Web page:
Some Things Just Take Time in Dog Training
Remember the Old Parable of House Built on Sand vs. Rock thanks North Starke Karate for the Photo
They say time heals all wounds….
I am not so sure about that!
I am knee deep in our Aggression Coaching Program right now, and everyone (well maybe not EVERYONE) but it seems like everyone wants to see immediate results.
One client reported after one week she was getting eye contact and focus while her dog aggressive dog was around other dogs in the neighborhood. I had serious doubts and misgivings about this report. I want her to be right and to be happy, but I think she may be moving a touch fast perhaps at the risk to her, her dog and the dogs in the neighborhood.
But I was thinking last night; some things just take time and lots of training and desensitization before you see big results.
I got a 3rd degree burn motorcycle riding about a month ago (yes I know better and I was taught a permanent lesson about riding gear and safety).
I’m impatient too, I want it to be healed and gone. But the truth is; it could take 6 months to 2 years to fully heal. Sometimes things just take time.
I can be as impatient as I want, but I can’t force my body to heal any faster than it is healing.
I think the same can be said about some dog training.
Intricate, and Difficult Dog Training Takes Time and Patience.
I’m not talking about basic obedience, basic dog obedience is pretty easy for most dogs and their owners.
And actually dogs “learn” new ideas and behaviors a lot faster than we usually give them credit for. I can teach a dog some great basic obedience and even some intermediate and advanced obedience in a weekend!
However perfection and adding distractions to this obedience takes more time and intricate training.
But working on extreme fears, desensitization, and aggression sometimes just takes a lot of time, consistency and patience.
Let’s Break It Down
So not to give away too much 😉 but I focus a lot on eye contact and focus when it comes to obedience AND behavior problems.
I was stunned and taken aback the first time I saw a really well trained dog compete in Schutzhund (now known as IPO).
You see dogs that compete in this sport and a few others are required to stare at their owner while heeling.
Several years ago I decided to try my hand at this kind of eye contact and focus with my heeling. I had a 6 year old dog who had shabby obedience at best. Well, that isn’t actually true he had GREAT obedience, he listened and obeyed and everyone who loved him and knew him wanted him.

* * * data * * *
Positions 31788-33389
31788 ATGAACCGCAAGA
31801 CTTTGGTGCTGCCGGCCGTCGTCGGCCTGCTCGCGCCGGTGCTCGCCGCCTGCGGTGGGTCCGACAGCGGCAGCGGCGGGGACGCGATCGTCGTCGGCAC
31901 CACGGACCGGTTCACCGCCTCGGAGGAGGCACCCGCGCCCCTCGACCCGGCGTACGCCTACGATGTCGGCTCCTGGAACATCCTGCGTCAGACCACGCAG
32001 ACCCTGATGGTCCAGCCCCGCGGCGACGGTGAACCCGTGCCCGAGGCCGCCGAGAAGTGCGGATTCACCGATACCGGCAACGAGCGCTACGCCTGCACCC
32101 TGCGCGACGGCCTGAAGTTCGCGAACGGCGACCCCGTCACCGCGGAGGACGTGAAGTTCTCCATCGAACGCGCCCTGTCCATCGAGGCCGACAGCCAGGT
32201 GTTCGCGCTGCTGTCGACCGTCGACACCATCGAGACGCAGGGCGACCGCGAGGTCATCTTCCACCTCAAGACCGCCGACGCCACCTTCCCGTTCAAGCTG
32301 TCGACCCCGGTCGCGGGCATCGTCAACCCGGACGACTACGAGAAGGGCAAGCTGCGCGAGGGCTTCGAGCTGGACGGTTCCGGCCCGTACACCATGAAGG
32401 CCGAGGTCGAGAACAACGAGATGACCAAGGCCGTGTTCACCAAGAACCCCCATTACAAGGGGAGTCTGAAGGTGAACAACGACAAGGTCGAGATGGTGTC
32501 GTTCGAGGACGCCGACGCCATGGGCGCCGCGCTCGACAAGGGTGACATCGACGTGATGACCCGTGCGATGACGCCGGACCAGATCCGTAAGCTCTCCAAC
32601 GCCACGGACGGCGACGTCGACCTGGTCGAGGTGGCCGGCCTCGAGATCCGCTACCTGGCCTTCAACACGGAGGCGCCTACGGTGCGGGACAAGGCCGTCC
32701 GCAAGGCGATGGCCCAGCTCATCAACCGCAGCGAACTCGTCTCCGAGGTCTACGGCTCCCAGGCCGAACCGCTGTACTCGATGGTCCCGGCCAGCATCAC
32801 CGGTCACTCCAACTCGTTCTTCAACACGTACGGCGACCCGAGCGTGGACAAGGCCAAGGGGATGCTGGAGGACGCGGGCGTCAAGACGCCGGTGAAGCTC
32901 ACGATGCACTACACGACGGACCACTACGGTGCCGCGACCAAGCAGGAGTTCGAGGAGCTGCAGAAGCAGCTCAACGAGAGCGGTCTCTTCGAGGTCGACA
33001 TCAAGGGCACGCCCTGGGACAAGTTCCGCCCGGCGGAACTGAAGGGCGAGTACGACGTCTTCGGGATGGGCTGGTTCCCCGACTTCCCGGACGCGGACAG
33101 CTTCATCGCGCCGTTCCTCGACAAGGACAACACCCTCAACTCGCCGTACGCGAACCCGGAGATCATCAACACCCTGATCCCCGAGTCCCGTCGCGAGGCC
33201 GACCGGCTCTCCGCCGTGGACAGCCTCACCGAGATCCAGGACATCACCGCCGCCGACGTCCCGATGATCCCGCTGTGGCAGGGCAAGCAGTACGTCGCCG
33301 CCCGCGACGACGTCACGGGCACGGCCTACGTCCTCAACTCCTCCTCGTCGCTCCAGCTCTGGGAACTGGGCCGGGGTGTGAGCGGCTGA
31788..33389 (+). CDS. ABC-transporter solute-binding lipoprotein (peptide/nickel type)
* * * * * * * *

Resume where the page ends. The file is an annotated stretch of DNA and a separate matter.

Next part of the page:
But he didn’t have AWE inspiring obedience from a distance. I had owned and run a Service Dog organization and he was great at that… but it doesn’t make sense to give eye contact and focus when you are a Service Dog. Service Dogs must pay attention to their environment first to make sure it is safe and there is space for them and their person.
I decided I wanted to give it a try anyway! I just had to retrain him and use different commands for precise and pretty obedience. I used English commands for what he was used to and taught him eye contact and precision with German.
My very first seminar on the subject was with Bernard Flinks. I still laugh because right before it was our turn to work (first thing on the second morning) my dog who had spent his life being a “Service Dog” and out in public was socializing with the crowd and getting snuggles. He was a “longhaired Malinios” so I think Bernard also thought he was fat.
Within a few seconds of teasing “Mr. Snitch” with the ball Bernard was not fast enough and was bitten (not bad of course) but he then conceded that seeing him socialize and thinking he was fat (he wasn’t) made him take him less serious (social/fat profiling you ask? At least he learned his lesion.)
I have since learned from Denise Fenzi and Ivan Balabanov. If you want to see some pretty heeling search those names on You Tube. I am not as big a fan of Fenzi, as I think her heeling dogs look uncomfortable and unnatural since they stare up at the armpit and not around to the face, but that is just my opinion; it is still impressive.
So I have built my training program around these principles. Not only did I learn this was great for obedience and especially competition, it also knocks the socks off of people and it prevents my dogs for watching other dogs and squirrels and people and anything else that might throw them into aggression or fear.